When Duncan Jones was taking the first tentative steps of his directing career he envisioned Mute as his debut film.
But the movie world works in mysterious ways. If “Mute” had been made when Jones and Michael Robert Johnson had originally written it back in 2002 then it would have been a contemporary gangster film, set in London, in the mold of “Sexy Beast” and “Layer Cake.”
Jones couldn’t find funding, though. So instead he made “Moon,” which hit cinemas in 2009 and launched a career that has seen Jones write and direct the acclaimed “Source Code” and the international hit adaptation of the video game “Warcraft.” Before the release of each of these films, though, Jones has always made a valiant attempt to get “Mute” made.
Over this 16-year period “Mute” has changed drastically, though. So much so that by the time it had been bought by Netflix, “Mute” was set in Berlin, had an international cast, was heavily inspired by sci-fi films like “Blade Runner,” and set in the future.
I recently had the chance to talk to Duncan Jones about the release of “Mute,” which is now available to watch on Netflix, and the filmmaker was refreshingly honest about making a film for the streaming website instead of the big-screen, as well as the death of original Hollywood movies.
Talk about working with Netflix on “Mute.”
After 3 and a half years of “Warcraft” politicking and battling, my producer Stuart Fenegan managed to get his foot in the door and we pitched it to them, and they liked it, and told us to go for it.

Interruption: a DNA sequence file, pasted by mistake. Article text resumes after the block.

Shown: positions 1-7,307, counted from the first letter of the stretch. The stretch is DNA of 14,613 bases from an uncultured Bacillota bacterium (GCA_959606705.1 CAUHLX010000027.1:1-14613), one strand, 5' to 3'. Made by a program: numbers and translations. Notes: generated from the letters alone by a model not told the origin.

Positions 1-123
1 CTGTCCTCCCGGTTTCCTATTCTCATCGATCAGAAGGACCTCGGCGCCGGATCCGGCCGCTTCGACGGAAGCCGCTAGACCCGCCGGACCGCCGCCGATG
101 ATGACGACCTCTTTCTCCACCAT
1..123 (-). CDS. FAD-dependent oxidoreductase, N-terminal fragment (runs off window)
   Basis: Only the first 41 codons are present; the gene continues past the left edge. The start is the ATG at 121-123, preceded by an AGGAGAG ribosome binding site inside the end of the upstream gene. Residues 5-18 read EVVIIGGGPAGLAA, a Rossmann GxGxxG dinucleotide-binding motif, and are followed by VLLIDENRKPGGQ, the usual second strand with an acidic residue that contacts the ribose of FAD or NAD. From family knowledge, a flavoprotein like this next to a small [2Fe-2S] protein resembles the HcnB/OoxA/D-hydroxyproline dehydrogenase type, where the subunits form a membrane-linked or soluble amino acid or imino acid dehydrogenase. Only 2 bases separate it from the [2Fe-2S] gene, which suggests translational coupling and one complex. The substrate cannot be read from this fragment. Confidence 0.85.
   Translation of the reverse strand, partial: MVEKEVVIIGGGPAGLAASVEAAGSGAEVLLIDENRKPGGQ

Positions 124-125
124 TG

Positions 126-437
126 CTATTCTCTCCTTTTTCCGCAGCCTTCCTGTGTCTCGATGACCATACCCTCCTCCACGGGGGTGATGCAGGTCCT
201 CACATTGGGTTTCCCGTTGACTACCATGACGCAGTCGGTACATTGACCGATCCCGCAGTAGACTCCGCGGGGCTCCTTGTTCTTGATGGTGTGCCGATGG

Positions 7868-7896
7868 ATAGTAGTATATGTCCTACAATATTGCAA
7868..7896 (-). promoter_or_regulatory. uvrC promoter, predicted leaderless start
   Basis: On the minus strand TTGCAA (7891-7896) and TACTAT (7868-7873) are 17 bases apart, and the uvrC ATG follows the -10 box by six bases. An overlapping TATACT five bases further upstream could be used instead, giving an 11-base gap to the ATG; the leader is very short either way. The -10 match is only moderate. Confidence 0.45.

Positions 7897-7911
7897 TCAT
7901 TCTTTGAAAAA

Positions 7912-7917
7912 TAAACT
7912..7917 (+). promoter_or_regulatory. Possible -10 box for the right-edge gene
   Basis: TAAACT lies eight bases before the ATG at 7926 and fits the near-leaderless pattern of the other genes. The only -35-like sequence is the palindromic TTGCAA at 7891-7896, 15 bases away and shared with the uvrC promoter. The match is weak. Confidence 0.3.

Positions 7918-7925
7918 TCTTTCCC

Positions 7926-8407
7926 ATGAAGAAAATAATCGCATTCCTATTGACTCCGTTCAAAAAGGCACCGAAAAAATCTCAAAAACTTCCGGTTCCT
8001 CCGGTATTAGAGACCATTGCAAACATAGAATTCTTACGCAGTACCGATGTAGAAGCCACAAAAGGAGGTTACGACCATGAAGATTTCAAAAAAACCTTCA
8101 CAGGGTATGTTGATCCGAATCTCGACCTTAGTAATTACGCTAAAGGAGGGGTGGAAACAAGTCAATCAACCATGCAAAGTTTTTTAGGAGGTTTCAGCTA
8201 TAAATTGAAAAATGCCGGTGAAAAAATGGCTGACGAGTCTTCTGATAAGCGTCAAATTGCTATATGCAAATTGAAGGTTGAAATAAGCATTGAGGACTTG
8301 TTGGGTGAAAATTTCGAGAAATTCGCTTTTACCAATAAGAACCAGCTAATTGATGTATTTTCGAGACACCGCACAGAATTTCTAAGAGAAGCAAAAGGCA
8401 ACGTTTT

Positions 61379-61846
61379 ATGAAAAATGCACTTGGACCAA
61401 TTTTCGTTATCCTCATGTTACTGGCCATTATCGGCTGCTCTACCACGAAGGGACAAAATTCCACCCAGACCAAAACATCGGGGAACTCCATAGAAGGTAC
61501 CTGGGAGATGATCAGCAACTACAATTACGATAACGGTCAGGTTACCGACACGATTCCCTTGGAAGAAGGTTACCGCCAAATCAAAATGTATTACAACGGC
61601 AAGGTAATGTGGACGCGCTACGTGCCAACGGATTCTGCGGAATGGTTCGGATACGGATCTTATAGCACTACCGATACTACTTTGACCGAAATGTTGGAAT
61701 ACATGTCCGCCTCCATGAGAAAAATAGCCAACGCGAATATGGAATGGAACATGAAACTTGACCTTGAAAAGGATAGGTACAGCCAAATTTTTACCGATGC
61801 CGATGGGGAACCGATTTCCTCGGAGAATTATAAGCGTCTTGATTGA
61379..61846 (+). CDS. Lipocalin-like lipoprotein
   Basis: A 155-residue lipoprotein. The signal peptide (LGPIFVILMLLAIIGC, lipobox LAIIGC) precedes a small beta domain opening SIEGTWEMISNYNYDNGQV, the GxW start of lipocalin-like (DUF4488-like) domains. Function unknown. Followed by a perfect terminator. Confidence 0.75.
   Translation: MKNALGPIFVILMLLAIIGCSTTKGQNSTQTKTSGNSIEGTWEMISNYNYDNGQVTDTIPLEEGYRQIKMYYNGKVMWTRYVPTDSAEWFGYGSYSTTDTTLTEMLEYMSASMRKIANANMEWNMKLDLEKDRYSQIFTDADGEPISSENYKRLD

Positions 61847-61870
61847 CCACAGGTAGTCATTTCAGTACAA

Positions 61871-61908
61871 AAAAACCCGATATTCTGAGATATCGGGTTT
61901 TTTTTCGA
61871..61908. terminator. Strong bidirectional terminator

Did you change your approach for Netflix?
No. It’s interesting. I’ve seen a few directors whose names I won’t mention say they shoot things one way or another, and would never shoot things meant for TV in the same way as film. I don’t get that.
If either you or your mate has a decent TV and a decent sound system you can get the theatrical experience at home. So I am not going to shoot something to make it work for TV because I think that’s daft.
I’d rather just make it look as good as it can for whatever size screen you have got. It is on you to find a decent TV to watch it on. Just don’t watch it on your iWatch or on your iPhone, if you can avoid it. But I’m not going to change it for that.
Would this version of ‘Mute’ ever have been made by a Hollywood studio?
It couldn’t get made for the studio. We tried. This is the sad truth about that. The studios have made a business decision, and they made it quite a few years ago, that the small, original independent arms that they used to have that would do films in the $20 - $40 million range they have basically folded them up.
They’ve gone, ‘It’s not worth the bother. We are just going to focus on the franchises, sequels and the pre-existing known quantities and we are going to make films for four quadrants: younger men, older men, older women, young women, all of them together. And it is all going to be dependent on us getting our money back on opening weekend.’ And that’s the business that studios are now in.
That has taken away where you used to get original movies from. Which was the independent arms of the studios. We’re fortunate that there is this new amazing avenue, whether it is Netflix, Amazon or Apple, that can afford to make films at that budget that are completely original.
They are not dependent on the same business practices that film studios are used to. And it is really great because a lot of the original and weird stuff that is now getting made just wasn’t getting made. They’re the ones being really brave and they are going to discover the next sort of exciting and ambitious films.
The studio machine now has a different agenda. I think the studio system is still trying to find its function. Obviously there is Marvel and Disney. But the more general studios are trying to work out how to stay relevant and connected to what audiences want, without giving them the same thing every year. They just want to give them a sense of something new that keeps them coming to the movies.
You can now watch “Mute” on Netflix.